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How to Make a Boot CD for OS4

- Why Make a Boot CD?

I find that a boot CD makes a good emergency recovery tool.   It is handy to have when the installation script of some OS3.x program, or my experimentation, corrupts OS4.   It is configured to provide easy access to the tools used to rebuild the OS4 libraries, datatypes, MUI, and etc.   This can be particularly important since the systems many of us run were not installed from a singe CD, but incrementally upgraded from OS4 pre-releases.

Carefully consider your reason(s) when planning the layout.

- Required Hardware and Software
    Hardware ... ... ...
  • CD burner on the Amiga
    - or-
  • CD burner on another computer, and a way to move a 70MB image file (I used a USB-disk).
    Software ... ... ...
  • OS4 system files, arranged in the directory structure for an OS4 boot disk.   The CD does doesn't have to be created directly from a boot partition, it only needs a directory containing the proper files and directory structure.   I work from a copy of my boot partition which is kept on another drive, but more about that later.
  • Second Level Boot file, like slb_v2, slb_v2_nosfs, etc.
  • CD burning software (obviously).   These instructions were written using the version of MakeCD from an OS4 install CD, in the Contrib directory.   MakeCD is also available from http://makecd.core.de/. The unregistered version will work, but the CD volume name will always be "unregistered". (Editors note: seem you need makecdromfs.module v45.12 (01.02.2004) to make a bootable CD, available from MakeCD's website)
  • More burning software on another computer is needed if you don't have a burner attached to your Amiga.   (These instructions are for such a case.)
- Step 0: Organize the Boot Directory and Files:

These are the things that  should  be done  before  making a boot CD.

I strongly recommend that you think carefully about how the boot CD will be used.   Will it operate "stand-alone" with all necessary software on the CD, or will it just boot a system, and then use software and data other drives.

I also recommend copying the boot partition into a directory, if at all possible. If that is not possible, make back-up copies of startup scripts and configuration files, because they will have to be changed.

- Step 1: Modify Startup Files:
    The CD will probably have a different volume name than the HD boot partition.   Look through the following list; modify files and settings as Appropriate:
  • Startup-Sequence: Comment out the network startup with a semi-colon ";".   It interrupts the boot process by causing an error which requires user intervention when it tries to write connection log information to the CD.
        ;C:AddNetInterface >NIL: DEVS:NetInterfaces/~(#?.(info|off))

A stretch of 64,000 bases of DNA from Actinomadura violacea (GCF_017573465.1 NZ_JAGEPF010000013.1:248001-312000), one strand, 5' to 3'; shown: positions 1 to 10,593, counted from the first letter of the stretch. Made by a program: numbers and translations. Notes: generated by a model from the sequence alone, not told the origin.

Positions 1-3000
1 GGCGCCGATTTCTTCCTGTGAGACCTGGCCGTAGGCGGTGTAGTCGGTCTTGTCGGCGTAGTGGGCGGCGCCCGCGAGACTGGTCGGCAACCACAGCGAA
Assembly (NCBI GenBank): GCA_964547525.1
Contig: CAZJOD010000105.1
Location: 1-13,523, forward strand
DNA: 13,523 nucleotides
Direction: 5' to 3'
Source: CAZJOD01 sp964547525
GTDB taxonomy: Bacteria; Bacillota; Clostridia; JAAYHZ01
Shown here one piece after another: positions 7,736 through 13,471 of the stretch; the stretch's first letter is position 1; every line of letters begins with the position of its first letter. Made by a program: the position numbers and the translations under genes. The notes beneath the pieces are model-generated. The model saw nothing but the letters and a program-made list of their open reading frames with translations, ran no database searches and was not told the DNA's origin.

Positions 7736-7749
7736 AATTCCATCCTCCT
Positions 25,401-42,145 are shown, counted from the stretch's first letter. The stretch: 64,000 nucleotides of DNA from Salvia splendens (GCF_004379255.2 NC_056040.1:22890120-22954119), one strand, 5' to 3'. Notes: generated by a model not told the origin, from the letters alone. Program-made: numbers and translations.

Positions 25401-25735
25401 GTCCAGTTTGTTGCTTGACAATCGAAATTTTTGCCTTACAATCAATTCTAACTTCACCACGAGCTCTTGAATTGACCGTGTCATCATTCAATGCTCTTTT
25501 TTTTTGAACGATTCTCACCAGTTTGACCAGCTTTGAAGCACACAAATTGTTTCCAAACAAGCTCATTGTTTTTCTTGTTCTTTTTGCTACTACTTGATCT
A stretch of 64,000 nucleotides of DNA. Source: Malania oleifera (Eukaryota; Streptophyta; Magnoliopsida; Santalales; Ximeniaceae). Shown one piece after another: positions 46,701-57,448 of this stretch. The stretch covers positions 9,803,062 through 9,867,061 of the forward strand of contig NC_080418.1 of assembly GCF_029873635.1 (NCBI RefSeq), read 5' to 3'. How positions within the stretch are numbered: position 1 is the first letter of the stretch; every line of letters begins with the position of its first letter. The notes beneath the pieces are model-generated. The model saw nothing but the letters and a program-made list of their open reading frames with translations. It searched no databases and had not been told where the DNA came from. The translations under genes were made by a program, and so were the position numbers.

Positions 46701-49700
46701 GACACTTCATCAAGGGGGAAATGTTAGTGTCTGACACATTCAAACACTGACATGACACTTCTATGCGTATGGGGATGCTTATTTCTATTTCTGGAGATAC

Network interfaces can be launched manually once the system has started.
  • User-Startup: Check ASSIGNs to make sure they point to the CD, and not the hard disk boot partition.
  • Check window and WorkBench backdrop image paths to insure that they will be valid.
  • Check left-out icons.
  • AmiDock: Autosave Prefs = OFF
    Otherwise error messages will pop-up each time AmiDock is used (it will be trying to update its prefs on the CD).
  • AmiDock: Remove dockies that point to files which might not be available when the boot CD is used (more error messages avoided).
  • Check the WBStartup directory for tasks that don't need to run. A CD is not as fast as a hard disk, so the startup process is longer.

- Step 2: Make CD Instructions:

  • Run MakeCD (Yes, It's obvious, but I have to start somewhere.) Make sure you have set MakeCD to expert mode so you have all the options you need to follow this tutorial.

    MakeCD

  • Press the Add button to add a track using the Track Options window ...

    MakeCD Track options

  • Set the source Type to "File System"
  • Set the Target to "Image File" to create an ISO CD image file   -- or --   "Direct to CD writer" if you have a CD burner on your Amiga.
    (I can't burn CDs on my system, so these instructions are for the creation of an ISO image file that can be copied to another computer for the final step of burning the CD.)

  • Press the down-arrow button to select the source files with the ISO Prefs window ...

    MakeCD ISO Image prefs

  • Add the boot disk directory tree (press the BIG down-arrow button for a file request box)
  • Set System ID to "AMIGA BOOT"
  • Set Volume Name to any valid CD name (making sure that it matches setting made in Step 0).

  • Press the "Boot Options" button to open the Boot Options window ...

    MakeCD Boot options

  • Check the box for Make bootable with MS-DOS
  • Set the MS-DOS Image File to the location of your Second Level Boot file, slb_v2.   Note: the SLB file may be taken from any location, it need not reside in L:.
  • Set Medium Emulation to "None"

- Step 3: Let it Rip! ... or should that be burn? ;-)

    Additional Notes:
  • MakeCD creates .RAW image files, remember to rename imagefile.RAW to imagefile.ISO if you are going to copy the image file to an M$ WinXX computer for burning.
  • Test using a CD-RW, then burn to CD when you know the image configuration is exactly what you want
  • Consider using a CD-RW as an emergency boot disk.   Then you can update it whenever it seems appropriate


Written by:
John Clenance (JCC)

Published: 28th May 2005
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